Best of SNO High School Edition

STEMinism

A look into the girls - or lack of girls - involved in engineering extracurriculars

Cassidy Wang

Cassidy Wang

Cassidy Wang, Algonquin Regional High School

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At the end of her freshman year, senior Maria Tu started teaching herself the Java programming language just for fun. As someone who has always enjoyed solving problems, programming naturally intrigued her. She discovered programming club during her sophomore year. Two years later, she is co-president and the sole female in the club.

The male majority has spurred Tu’s recent efforts to recruit more girls, but they can’t be found in the AP Computer Science A class. Mimicking the disparities between female and male participants in programming club, only four girls are enrolled in the course this year.

“A lot of girls, for some reason, just don’t end up taking the CS classes here, or anywhere,” Tu said. “So they’re not exposed to it and they don’t know that they might enjoy it. It represents how the industry is right now. But I know a lot more girls are getting into it so I’m hopeful about that.”

According to computerscience.org, though women currently represent 47% of the workforce, the percentage of women working in computer science-related professions has steadily declined since the 1990s, dropping from 35% to 25% in the last 15 years.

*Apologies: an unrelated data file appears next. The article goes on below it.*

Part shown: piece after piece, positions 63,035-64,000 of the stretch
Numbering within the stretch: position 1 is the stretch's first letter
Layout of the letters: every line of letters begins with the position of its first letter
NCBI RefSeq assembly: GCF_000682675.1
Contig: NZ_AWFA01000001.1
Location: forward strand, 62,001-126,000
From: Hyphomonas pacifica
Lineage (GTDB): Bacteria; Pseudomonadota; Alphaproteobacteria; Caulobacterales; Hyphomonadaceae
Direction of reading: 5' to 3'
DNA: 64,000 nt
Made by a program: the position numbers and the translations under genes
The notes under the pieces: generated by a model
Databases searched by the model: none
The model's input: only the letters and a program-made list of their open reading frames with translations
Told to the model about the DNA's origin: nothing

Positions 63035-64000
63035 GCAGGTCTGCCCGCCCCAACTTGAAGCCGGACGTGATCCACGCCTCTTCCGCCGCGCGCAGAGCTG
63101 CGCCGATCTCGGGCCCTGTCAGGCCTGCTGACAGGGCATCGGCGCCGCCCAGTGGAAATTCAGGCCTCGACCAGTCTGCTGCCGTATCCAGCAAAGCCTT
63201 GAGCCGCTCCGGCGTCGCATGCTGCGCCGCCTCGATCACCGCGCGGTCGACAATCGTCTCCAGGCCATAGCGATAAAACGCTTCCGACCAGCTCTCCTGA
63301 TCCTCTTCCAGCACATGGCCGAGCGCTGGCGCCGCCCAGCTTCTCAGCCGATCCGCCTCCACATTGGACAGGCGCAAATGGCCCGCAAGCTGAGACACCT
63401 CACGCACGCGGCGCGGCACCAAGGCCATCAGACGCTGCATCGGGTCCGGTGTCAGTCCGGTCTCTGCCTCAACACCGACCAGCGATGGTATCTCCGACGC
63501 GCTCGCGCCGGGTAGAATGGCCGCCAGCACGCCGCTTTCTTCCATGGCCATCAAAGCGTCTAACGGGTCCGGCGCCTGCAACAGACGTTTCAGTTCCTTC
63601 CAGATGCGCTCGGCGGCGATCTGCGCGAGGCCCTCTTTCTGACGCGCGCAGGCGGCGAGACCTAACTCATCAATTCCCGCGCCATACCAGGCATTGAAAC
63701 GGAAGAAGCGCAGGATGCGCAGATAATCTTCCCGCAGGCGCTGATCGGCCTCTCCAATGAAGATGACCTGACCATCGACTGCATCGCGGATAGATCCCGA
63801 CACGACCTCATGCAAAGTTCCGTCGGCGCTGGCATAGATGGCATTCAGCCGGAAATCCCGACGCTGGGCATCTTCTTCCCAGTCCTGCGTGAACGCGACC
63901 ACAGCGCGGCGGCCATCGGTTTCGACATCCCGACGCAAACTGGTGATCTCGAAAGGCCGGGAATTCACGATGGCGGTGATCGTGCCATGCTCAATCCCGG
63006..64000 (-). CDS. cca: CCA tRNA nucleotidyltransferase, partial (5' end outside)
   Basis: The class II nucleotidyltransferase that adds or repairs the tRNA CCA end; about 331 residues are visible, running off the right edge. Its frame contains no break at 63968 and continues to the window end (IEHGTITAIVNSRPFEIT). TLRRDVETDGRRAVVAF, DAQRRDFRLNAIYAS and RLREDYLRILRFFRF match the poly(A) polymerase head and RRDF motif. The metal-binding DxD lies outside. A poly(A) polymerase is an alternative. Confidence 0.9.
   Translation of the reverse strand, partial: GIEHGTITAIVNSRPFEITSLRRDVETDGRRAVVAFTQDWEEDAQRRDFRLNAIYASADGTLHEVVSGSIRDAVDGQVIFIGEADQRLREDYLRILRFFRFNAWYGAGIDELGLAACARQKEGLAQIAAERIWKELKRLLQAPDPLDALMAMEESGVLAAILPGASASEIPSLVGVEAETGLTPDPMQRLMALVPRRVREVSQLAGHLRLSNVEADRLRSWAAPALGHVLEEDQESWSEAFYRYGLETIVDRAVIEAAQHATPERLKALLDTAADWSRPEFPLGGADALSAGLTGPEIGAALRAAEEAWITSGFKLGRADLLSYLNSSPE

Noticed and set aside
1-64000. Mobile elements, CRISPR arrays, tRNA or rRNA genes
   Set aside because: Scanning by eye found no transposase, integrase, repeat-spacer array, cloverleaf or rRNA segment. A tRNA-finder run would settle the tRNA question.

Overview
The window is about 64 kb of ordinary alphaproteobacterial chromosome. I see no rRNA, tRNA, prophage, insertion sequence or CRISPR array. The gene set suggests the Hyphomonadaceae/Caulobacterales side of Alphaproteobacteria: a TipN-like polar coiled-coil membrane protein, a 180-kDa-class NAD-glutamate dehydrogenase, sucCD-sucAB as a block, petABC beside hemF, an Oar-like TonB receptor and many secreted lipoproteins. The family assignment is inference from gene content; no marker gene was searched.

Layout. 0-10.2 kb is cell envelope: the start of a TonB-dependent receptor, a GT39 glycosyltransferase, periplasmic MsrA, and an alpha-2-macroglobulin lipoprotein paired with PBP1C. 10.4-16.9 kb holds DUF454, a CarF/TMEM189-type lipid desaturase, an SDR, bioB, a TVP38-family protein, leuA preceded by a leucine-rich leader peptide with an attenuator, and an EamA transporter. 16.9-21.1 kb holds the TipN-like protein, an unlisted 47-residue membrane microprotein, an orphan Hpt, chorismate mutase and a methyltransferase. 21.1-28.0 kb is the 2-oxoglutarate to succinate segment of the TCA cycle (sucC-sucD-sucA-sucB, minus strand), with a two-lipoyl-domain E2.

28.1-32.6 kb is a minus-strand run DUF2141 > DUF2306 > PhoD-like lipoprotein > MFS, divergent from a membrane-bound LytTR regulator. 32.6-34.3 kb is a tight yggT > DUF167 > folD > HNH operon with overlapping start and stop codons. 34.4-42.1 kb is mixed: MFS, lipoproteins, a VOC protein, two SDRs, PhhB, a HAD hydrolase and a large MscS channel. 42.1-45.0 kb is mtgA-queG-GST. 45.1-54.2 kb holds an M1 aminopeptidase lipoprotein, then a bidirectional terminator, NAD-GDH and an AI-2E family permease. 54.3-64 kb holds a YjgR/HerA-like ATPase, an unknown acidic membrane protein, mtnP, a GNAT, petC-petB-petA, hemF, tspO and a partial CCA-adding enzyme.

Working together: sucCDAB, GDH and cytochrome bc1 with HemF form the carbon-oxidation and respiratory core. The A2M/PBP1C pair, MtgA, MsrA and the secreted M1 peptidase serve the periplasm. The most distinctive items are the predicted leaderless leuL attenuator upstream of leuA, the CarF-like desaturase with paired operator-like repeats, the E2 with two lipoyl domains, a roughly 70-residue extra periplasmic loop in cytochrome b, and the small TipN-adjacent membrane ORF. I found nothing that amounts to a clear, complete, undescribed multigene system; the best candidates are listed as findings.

But in high schools across the nation, a drastic change is taking place to bridge this gender gap, stimulated by the introduction of AP Computer Science Principles. A partnership of the College Board with the nonprofit, Code.org, the course was designed to bring computer science education to students and schools with a lack of resources, particularly in urban and rural areas.

“The computer science principles course was in the design works for probably a decade with the intention of getting students of underrpresented populations more engaged with computer science,” computer science teacher Daniel Forhan said. “That includes girls, minorities and kids who would have probably never taken computer science otherwise.”

This effort has proved impactful. In the past year, female, black and Latino student participation in AP computer science exams have more than doubled, according to results released by Code.org. More than 29,700 female students took an AP computer science exam in 2017, a 135 percent increase from 2016, and an even larger increase from the 2,600 female students that took the AP Computer Science exam 10 years ago.